Meet Rare Sea Wolves Who Live Off The Ocean And Can Swim For Hours
A website called boredpanda recently featured Ian McAllister's photographs of sea wolves residing along the Pacific coast of B.C.
“We know from exhaustive DNA studies that these wolves are genetically distinct from their continental kin,” says McAllister. “They are behaviourally distinct, swimming from island to island and preying on sea animals. They are also morphologically distinct — they are smaller in size and physically different from their mainland counterparts,” says Ian McAllister, an award-winning photographer who has been studying these animals for almost two decades.
McAllister captured the magic of these wolves in breath-taking pictures. As he swam towards them, “the curious canines approached him so closely that he could hear them grunting into his snorkel. He took several frames, then pushed back into deeper water without daring to look up,” writes the bioGraphic.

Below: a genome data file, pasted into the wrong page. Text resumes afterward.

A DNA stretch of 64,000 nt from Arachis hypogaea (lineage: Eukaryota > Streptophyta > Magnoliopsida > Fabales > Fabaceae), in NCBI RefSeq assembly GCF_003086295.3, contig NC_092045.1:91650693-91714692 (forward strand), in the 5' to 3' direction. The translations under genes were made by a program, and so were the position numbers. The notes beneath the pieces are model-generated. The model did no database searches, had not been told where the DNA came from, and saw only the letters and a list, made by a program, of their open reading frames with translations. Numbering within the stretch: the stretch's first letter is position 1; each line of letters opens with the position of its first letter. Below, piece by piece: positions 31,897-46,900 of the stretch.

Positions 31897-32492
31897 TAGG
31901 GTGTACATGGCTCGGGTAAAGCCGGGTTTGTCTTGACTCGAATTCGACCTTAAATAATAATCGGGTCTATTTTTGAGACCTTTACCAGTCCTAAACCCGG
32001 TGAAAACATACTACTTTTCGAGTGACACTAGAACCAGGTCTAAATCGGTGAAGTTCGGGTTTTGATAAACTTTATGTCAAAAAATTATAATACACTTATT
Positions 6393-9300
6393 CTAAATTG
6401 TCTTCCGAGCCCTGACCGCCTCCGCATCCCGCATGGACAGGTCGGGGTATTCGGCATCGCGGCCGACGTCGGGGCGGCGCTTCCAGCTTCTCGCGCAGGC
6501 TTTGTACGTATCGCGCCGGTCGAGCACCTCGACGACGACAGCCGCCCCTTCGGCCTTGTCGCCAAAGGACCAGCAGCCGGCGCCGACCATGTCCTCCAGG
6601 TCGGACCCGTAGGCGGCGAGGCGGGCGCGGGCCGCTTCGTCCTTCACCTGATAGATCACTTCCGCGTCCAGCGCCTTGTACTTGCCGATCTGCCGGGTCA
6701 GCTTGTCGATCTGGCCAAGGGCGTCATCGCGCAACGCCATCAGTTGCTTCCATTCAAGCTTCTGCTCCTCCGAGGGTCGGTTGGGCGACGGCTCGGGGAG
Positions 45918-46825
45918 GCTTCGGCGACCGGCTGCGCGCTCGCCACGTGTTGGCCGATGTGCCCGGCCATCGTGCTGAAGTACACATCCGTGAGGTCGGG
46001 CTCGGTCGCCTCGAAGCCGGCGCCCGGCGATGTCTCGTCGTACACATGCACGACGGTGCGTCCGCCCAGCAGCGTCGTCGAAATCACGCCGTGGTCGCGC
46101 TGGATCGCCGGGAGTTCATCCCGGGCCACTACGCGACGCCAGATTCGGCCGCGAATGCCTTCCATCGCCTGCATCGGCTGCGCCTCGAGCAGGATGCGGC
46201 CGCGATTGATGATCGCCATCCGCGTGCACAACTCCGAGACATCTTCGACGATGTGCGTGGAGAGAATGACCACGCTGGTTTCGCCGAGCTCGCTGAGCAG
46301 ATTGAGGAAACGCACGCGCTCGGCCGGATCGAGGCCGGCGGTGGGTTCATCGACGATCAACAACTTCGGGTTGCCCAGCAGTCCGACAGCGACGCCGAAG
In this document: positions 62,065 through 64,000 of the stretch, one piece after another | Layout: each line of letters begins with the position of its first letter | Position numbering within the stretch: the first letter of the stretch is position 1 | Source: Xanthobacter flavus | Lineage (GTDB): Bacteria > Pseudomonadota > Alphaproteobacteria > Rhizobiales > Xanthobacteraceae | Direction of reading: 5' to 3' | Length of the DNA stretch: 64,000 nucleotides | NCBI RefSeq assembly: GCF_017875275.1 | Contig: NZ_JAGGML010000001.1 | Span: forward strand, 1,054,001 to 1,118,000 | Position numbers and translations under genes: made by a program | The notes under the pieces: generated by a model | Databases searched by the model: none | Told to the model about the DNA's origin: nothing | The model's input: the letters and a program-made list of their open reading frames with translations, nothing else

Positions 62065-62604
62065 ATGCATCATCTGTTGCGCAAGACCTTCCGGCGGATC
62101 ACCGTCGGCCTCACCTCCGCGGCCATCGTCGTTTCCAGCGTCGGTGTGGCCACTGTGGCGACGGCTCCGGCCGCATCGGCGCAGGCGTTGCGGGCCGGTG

Have you read Pacific Wild's book "The Last Wild Wolves" by Ian McAllister yet? Ian McAllister’s second book The Last Wild Wolves, Ghosts of the Great Bear Rainforest is an intimate portrait that documents for the first time ever a distinct population of wolves living on the rugged north coast of British Columbia, one of the last places on the planet where wolves live relatively undisturbed by humans. This book describes Ian’s experiences following two packs of wolves, one in the extreme outer coastal islands and another farther inland in the heart of the Great Bear Rainforest. With contributions by wolf researcher Chris Darimont, the book contains a selection of over 100 photographs taken by Ian during his seventeen years living in and exploring this region. Buy it here.
“Unleash your inner wild thing with this beautiful account of the marine wolves of northern British Columbia.”
NATIONAL POST, DEC 1, 2007